ASAN expresses concern regarding new HHS report on autism research

photo of a compass next to a graph


ASAN expresses concern regarding new HHS report on autism research

New report uses “creative accounting” to reflect increase in services-research; confirms persistent under-representation of adult needs

Washington, DC – July, 10th, 2012 – This morning, the Office of Autism Research Coordination (OARC) within the federal Department of Health and Human Services (HHS) released a new report analyzing the allocation of autism research funds in the public and private sector. The Autistic Self Advocacy Network, the leading national advocacy organization run by and for adults on the autism spectrum, issued a statement expressing concern regarding the low percentage of funds allocated to the needs of adults and a change in reporting methodology utilized to report a dramatic growth in the percentage of funding reported to service-provision research, despite a lack of comparable real funding increases in this area.

“This report confirms that the national autism research agenda is dangerously out of step with the priorities of Autistic people and our families,” said Ari Ne’eman, President of the Autistic Self Advocacy Network and outgoing member of the Inter-Agency Autism Coordinating Committee (IACC), “Furthermore, the report’s increase from 3% to 16% in the percentage of funding allocated to services-research is almost entirely attributable to OARC’s choice to count pre-existing funding streams around practitioner training as research. This kind of creative accounting presents the impression of research progress where little exists.”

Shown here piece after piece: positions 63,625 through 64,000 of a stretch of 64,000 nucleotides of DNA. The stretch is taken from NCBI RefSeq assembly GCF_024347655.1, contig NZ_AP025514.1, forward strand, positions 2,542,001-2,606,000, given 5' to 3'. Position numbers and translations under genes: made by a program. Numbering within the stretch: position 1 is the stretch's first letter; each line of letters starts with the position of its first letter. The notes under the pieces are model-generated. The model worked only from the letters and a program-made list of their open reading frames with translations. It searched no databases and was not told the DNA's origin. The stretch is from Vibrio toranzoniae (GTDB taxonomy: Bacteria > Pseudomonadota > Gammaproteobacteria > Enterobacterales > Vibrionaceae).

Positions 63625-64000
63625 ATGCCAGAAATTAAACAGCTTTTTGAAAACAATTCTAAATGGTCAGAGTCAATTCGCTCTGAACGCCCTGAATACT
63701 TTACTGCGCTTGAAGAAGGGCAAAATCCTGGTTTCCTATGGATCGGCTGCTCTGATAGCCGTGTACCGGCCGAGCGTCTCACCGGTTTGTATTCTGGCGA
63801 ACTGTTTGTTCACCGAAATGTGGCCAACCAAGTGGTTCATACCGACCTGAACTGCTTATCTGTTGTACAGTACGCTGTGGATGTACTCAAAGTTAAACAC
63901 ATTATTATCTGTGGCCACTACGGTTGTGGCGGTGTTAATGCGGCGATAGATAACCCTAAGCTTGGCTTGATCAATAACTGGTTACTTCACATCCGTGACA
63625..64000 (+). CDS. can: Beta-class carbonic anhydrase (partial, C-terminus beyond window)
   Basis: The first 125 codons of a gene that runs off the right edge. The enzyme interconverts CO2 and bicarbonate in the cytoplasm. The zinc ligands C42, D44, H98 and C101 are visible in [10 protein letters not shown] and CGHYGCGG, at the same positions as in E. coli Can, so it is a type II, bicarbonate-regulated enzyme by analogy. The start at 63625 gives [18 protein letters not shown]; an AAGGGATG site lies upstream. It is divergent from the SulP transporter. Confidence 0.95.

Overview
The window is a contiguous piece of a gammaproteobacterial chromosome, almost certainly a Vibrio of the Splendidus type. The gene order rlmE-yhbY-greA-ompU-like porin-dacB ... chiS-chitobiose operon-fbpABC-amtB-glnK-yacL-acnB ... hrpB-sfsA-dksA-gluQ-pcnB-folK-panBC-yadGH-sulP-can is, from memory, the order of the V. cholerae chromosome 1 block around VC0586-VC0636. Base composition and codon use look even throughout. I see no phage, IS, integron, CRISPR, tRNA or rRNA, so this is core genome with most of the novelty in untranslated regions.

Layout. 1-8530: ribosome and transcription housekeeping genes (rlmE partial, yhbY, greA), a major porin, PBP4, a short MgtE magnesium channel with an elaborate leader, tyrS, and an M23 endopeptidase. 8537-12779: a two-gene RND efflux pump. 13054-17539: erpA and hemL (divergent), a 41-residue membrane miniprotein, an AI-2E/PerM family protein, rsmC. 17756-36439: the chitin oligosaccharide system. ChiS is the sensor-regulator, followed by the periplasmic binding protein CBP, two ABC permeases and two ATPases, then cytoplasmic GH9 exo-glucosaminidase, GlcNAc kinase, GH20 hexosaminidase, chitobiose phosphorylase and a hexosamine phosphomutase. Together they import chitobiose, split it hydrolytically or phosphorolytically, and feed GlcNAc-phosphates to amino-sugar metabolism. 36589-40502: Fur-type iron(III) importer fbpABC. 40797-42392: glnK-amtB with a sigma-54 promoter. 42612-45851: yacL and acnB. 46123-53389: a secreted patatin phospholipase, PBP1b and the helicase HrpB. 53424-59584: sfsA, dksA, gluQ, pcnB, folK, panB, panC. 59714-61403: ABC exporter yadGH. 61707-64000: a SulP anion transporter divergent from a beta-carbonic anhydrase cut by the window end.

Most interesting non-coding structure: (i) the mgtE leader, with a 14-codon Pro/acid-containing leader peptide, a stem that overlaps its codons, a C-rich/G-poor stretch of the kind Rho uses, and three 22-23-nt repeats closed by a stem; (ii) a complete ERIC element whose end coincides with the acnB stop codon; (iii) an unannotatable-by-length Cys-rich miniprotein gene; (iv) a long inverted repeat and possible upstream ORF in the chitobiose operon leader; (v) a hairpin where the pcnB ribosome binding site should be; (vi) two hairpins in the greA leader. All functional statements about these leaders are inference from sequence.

The new report – the 2010 IACC ASD Research Portfolio Analysis – found $408 million was spent across 1,367 autism research projects in 2010. Of that, only 2% went to research into the needs of adults. While OARC reported that 16% of the research agenda funded projects relating to the service provision needs of children and adults on the autism spectrum, 74% of OARC’s reported services-funding could be attributed to pre-existing practitioner training programs. These programs, such as the Health Resources Services Administration’s (HRSA) Leadership Education in Neurodevelopmental Disorders (LEND) are long-standing and have never before been considered research. In 2009, OARC reported only 3% of the research agenda going into services and less than 1% going towards the needs of adults.

“It is concerning that the research funding community persists in paying so little attention to the developmental period those of us on the autism spectrum will spend the majority of our lives in,” said ASAN Board Vice Chair and incoming IACC member Scott Robertson, “As a new member of the IACC, I intend to work to raise the profile of Autistic adult and service-provision related priorities. The Autistic community deserves real change.”

The Autistic Self Advocacy Network is a 501(c)(3) nonprofit organization run by and for Autistic people. ASAN’s supporters include Autistic adults and youth, cross-disability advocates, and non-autistic family members, professionals, educators and friends. ASAN was created to provide support and services to individuals on the autism spectrum while working to educate communities and improve public perceptions of autism. Its activities include public policy advocacy, community engagement to encourage inclusion and respect for neurodiversity, quality of life oriented research, and the development of Autistic cultural activities.

Media Contact:
Melody Latimer
Director of Community Engagement
Autistic Self Advocacy Network